When I talk about my “unique antenna”, I’m referring to that constant awareness of the people in my life and what might make them happy. When I’m out and about I have my bloodhound nose ready to sniff out gifts that will please my friends and family members on their birthdays or at Christmas. And Nisswa did not disappoint. I could have dipped into my wallet several more times than I did, but all the time I had to keep in mind that we were travelling on our Harley and there was limited space, even though Sherry and Greg offered to bring things back for us when they trucked back to Jacksonville in October.
Another day we drove out to visit Itasca State Park which is absolutely gorgeous. The Park boasts pristine wilderness at its best surrounding the largest lake, Lake Itasca, and many other smaller lakes. Did you know that Minnesota is known as the State of 10,000 lakes? We took our time driving through the Park, stopping at several lookout points such as Preachers Grove, that overlook the lakes. Our main goal at the Park was to go to the Headwaters of the Mississippi River. I was totally mind-boggled that this mighty river has its source almost in Canada and runs the full length of the USA before emptying itself into the Gulf of Mexico in Florida.
Before taking the path to the Headwaters, we stopped at the Visitor Center, which I think is one of the best and most interesting of such centers that I have visited, to learn a little more about the Park. I thoroughly recommend that you visit http://www.dnr.state.mn.us/state_parks/itasca/index.html where you will find a wealth of interesting information, photos, and history of Itasca State Park, including the story of Mary Gibbs who was a feisty woman who risked her life to protect Itasca Park against the logging industry at that time.
I’m sure that Minnesota boasts many other beautiful areas. It is such a lush, green State and the presence of so many lakes, large and small, makes for the presence of plentiful wildlife and many interesting and beautiful places. I know it’s definitely a place that I’d like to visit again and if you enjoy the magnificence of God’s creation in nature you will surely enjoy it.
Christmas and the New Year is always a time when I find myself digging through “old stuff”. This is partly because, as I acquire various gifts for people throughout the year, I put them in “special places” which I then forget about. Therefore I have to search high and low for them, which leads me to look in places that I don’t check into normally. And so top shelves and boxes and bottom drawers yield a treasure trove of gifts, new gems, words that I have squirrelled away that now come to light to be shared with others. Enjoy!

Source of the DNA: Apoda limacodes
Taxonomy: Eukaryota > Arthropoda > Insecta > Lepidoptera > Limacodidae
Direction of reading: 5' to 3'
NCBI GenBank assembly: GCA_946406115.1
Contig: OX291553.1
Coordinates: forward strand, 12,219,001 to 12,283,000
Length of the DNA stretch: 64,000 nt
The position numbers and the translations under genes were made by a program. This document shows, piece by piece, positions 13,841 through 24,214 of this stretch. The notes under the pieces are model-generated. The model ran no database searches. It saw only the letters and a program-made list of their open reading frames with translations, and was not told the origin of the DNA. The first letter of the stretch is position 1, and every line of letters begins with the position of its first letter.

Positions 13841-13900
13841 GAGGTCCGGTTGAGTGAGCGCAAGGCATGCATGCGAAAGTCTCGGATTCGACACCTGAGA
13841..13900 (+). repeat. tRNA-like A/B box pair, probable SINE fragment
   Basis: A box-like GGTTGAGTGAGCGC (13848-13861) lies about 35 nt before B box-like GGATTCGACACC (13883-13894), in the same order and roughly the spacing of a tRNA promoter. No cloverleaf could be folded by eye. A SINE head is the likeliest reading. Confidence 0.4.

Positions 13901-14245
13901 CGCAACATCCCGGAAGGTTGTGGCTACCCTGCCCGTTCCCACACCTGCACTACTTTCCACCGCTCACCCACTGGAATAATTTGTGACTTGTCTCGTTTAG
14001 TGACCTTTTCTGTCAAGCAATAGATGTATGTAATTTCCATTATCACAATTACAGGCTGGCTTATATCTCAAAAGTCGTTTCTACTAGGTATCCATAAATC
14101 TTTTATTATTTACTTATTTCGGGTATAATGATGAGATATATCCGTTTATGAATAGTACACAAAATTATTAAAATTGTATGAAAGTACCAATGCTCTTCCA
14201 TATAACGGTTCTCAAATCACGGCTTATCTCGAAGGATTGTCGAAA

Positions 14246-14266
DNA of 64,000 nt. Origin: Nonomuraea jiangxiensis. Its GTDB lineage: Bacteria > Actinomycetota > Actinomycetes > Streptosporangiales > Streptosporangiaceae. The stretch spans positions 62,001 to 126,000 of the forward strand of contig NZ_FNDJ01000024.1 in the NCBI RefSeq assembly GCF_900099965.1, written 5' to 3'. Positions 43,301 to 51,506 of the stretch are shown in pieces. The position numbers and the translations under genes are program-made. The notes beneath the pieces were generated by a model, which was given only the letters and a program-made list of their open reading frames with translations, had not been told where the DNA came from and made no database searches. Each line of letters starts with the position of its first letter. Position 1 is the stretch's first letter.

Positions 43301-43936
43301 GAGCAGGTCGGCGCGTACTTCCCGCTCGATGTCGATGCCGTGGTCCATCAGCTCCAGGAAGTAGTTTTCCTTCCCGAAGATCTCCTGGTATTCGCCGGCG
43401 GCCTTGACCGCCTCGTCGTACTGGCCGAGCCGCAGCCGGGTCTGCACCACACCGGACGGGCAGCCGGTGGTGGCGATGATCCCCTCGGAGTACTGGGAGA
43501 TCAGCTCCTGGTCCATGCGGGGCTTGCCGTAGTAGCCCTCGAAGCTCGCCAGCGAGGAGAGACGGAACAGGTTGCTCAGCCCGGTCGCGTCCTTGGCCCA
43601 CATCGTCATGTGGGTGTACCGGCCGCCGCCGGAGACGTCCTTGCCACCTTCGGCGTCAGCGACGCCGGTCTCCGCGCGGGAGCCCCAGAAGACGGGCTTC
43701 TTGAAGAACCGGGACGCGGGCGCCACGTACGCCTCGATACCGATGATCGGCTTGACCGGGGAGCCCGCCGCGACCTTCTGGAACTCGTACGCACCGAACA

“When working with others, leave the results to God.” (Anonymous)
“What makes us special is the signature of God on our lives.” (Max Lucado)
“To expect life to be tailored to our specifications is to invite frustration.” (Anonymous)
“Everyone has a talent. What is rare is the courage to follow the talent to the dark place where it leads.” (Erica Jong)
“Fatherly and motherly hearts often beat wise and warm in the breasts of bachelor uncles and maiden aunts; and it is my private opinion that these worthy
creatures are a beautiful provision of nature for the cherishing of other people’s children.” (Louisa Mae Alcott)
“Contentment is the philosopher’s stone, which turns all it touches into gold; the poor man is rich with it, the rich man poor without it.” (Proverb)
“Life is like a blanket too short. You pull it up and your toes rebel, you yank it down and shivers meander about your shoulders; but cheerful folks manage
to draw their knees up and pass a very comfortable night.” (Marion Howard)
“The longer I live the more I am convinced that the one thing worth living for and dying for is the privilege of making someone more happy and more
useful. No man who ever does anything to lift his fellows ever makes a sacrifice.” (Booker T. Washington)
“Grant to me that I may be made beautiful in my soul within, and that all external possessions be in harmony with my inner man. May I consider the wise man
rich, and may I have such wealth as only the self-restrained man can bear or endure.” (Prayer of Socrates)
“I’ve learned to hold everything loosely because it hurts when God pries my fingers from it.” (Corrie ten Boom)
“The burden of suffering seems to be a tombstone hung around our necks. Yet in reality it is simply the weight necessary to hold the diver down while
he is searching for pearls.” (Julius Richter)
And this last one is truly one to ponder on:
“Never underestimate yourself or what God can do in your life because remember, professionals built the Titanic, but amateurs built the ark!”